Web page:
Nov 24, 2013

In Conversation - Nigerian Muslims

Yesterday I had a long conversation with one of my students on the situation of Muslims in his country, Nigeria. He gave an interesting preview on the situation of Muslims there. He is a Muslim from the South Western part of Yoruba state and a highly educated young man with good communication skill, which I find among Africans a common trait, not to mention those Africans, particularly the Igbos or Ibos of South Eastern part of Nigeria who are known for the international scams and the drug-related violence in Malaysia and in this part of the world. 

My question to him was on the strange situation of Nigeria where only the Christian seems to be in charge of a Muslim-majority country.  This is what I suppose. How was it that possible?
He said the reason is that when the British colonialists introduced English education, Muslims following the advise of their religious heads shun away from sending their children to English speaking schools fearing their conversion to Christianity. And when Nigeria got independence it was the Christians who were educated to undertake the responsibility of leading the country. This gave rise to the Christian political ascendency which has developed and deeply entrenched in the society that whenever a Muslim is elected the establishment ensures that he is weak enough to be remote controlled or deposed off easily. This happened to the late Yaradua who was a sick person from the beginning. The recent spate of violence purported to have been committed by the so-called Boko Haram is in actual fact unleashed by the pro-government or rather government backed mercenaries to create schisms between the various communities to as to legitimize the ruling christian elites to consolidate their power base. Goodluck Johnathan is really man of many good lucks as he has scraped through many barriers by becoming leader by default. But many of the Nigerian Muslims are weary about what luck this man will bring to Nigeria other than empowering the Christians in the south.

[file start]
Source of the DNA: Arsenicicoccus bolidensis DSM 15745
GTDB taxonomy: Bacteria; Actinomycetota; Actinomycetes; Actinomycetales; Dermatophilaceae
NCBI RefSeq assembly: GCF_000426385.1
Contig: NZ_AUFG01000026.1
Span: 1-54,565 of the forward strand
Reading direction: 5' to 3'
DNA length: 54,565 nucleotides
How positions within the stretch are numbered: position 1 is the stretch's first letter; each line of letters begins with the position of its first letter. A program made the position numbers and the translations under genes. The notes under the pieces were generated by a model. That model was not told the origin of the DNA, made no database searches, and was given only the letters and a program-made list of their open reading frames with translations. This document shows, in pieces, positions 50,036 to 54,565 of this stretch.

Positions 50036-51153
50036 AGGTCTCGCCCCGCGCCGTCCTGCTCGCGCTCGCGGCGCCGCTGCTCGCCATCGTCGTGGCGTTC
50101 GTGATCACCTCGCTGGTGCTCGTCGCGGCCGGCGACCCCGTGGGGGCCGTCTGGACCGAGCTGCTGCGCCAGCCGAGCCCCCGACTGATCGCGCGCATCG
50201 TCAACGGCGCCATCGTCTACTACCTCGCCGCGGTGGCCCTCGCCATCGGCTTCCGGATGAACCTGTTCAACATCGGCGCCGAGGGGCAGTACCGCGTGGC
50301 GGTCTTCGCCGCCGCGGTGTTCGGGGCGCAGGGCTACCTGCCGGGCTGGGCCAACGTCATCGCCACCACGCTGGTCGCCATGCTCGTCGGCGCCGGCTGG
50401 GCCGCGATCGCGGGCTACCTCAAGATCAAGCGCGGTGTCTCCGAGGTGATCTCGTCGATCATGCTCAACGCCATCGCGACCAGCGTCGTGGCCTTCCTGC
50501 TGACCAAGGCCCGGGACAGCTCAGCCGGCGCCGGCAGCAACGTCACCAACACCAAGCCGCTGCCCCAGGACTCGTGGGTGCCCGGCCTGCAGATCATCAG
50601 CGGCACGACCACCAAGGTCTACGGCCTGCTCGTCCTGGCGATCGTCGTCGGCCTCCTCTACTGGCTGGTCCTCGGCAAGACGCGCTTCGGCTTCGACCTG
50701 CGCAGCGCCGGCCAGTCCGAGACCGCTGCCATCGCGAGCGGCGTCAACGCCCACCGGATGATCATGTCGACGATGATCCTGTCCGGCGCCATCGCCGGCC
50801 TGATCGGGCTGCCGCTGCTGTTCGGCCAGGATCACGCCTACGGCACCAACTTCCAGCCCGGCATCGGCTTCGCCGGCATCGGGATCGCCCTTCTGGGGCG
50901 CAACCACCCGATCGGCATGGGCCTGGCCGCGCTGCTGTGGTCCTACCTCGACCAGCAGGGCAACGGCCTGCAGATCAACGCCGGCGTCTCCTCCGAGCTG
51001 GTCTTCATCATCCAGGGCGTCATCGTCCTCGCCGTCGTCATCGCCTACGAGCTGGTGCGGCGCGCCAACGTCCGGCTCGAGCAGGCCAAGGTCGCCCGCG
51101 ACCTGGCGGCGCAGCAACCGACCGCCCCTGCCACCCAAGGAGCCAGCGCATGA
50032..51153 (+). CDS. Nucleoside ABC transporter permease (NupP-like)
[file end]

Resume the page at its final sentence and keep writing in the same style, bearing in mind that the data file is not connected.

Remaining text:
My student is of the view that many Muslims in the south and south-western Nigeria are not accepted as Muslims by the "pure" Muslims of the north. He narrated many incidents of discrimination by the Muslims against their southern brethren that many of them feel comfortable in identifying themselves in ethnic terms rather than religiously. He expressed his sadness that even those who are staying and studying in universities abroad are also colour conscious that they see blackness within black.

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